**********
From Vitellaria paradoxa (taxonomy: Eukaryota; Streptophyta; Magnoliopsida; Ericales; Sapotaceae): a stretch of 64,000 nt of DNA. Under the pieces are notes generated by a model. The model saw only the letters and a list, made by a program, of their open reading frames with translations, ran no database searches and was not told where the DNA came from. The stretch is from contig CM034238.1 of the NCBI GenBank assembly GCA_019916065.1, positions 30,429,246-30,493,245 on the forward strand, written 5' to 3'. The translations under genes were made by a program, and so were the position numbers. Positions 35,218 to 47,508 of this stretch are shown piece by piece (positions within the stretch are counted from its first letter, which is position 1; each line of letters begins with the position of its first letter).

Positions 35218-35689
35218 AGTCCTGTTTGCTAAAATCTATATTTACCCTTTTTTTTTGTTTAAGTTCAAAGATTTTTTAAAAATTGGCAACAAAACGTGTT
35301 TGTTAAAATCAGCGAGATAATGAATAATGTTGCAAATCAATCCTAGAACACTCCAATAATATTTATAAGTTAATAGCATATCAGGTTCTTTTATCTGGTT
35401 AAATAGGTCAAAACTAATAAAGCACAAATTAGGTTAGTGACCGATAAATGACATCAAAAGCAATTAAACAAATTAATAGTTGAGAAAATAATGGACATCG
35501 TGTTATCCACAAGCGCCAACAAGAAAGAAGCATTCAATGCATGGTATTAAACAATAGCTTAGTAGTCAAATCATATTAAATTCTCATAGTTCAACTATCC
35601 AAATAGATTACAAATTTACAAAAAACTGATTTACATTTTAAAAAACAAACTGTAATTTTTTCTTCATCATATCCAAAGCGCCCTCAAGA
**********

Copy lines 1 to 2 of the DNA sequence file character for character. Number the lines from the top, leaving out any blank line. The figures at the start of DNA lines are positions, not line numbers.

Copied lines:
From Vitellaria paradoxa (taxonomy: Eukaryota; Streptophyta; Magnoliopsida; Ericales; Sapotaceae): a stretch of 64,000 nt of DNA. Under the pieces are notes generated by a model. The model saw only the letters and a list, made by a program, of their open reading frames with translations, ran no database searches and was not told where the DNA came from. The stretch is from contig CM034238.1 of the NCBI GenBank assembly GCA_019916065.1, positions 30,429,246-30,493,245 on the forward strand, written 5' to 3'. The translations under genes were made by a program, and so were the position numbers. Positions 35,218 to 47,508 of this stretch are shown piece by piece (positions within the stretch are counted from its first letter, which is position 1; each line of letters begins with the position of its first letter).

Positions 35218-35689